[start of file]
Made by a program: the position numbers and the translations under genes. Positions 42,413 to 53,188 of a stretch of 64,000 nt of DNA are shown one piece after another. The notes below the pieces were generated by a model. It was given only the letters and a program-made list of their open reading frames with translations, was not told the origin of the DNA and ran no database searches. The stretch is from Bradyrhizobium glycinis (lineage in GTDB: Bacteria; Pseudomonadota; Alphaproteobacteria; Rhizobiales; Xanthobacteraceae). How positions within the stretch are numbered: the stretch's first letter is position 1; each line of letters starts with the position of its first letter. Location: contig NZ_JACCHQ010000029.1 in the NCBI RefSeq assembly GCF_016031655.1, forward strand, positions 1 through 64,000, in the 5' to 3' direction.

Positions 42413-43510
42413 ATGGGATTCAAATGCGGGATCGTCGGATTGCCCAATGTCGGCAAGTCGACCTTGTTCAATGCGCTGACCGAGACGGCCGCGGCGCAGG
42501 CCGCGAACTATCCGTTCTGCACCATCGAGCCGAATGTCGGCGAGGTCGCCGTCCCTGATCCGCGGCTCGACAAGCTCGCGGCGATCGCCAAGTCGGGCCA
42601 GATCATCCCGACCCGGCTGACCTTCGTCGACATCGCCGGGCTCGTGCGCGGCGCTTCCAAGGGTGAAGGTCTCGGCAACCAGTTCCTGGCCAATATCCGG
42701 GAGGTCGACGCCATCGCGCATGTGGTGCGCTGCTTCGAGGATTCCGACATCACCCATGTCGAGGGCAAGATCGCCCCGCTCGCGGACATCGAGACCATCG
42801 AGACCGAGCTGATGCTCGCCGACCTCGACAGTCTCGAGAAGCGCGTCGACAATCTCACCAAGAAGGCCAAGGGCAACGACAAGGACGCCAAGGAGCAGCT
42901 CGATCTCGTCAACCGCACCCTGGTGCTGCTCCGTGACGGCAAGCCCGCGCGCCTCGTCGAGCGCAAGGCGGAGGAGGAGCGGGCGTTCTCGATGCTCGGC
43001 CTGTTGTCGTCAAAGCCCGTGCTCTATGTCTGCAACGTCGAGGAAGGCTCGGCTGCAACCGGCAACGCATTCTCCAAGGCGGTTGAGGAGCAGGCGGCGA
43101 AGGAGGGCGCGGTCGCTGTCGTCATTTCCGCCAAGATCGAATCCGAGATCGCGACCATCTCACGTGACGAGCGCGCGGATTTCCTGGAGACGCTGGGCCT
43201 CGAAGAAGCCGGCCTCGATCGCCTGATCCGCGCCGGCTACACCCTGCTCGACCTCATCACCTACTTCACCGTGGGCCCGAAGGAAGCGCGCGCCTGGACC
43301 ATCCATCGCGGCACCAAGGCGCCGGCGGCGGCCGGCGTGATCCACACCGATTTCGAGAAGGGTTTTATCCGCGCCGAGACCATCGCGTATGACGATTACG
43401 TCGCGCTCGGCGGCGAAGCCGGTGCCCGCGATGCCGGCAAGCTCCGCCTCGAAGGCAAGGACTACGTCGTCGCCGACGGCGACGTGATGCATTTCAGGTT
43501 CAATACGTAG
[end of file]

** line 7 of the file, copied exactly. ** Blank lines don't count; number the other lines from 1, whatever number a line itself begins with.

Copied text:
42801 AGACCGAGCTGATGCTCGCCGACCTCGACAGTCTCGAGAAGCGCGTCGACAATCTCACCAAGAAGGCCAAGGGCAACGACAAGGACGCCAAGGAGCAGCT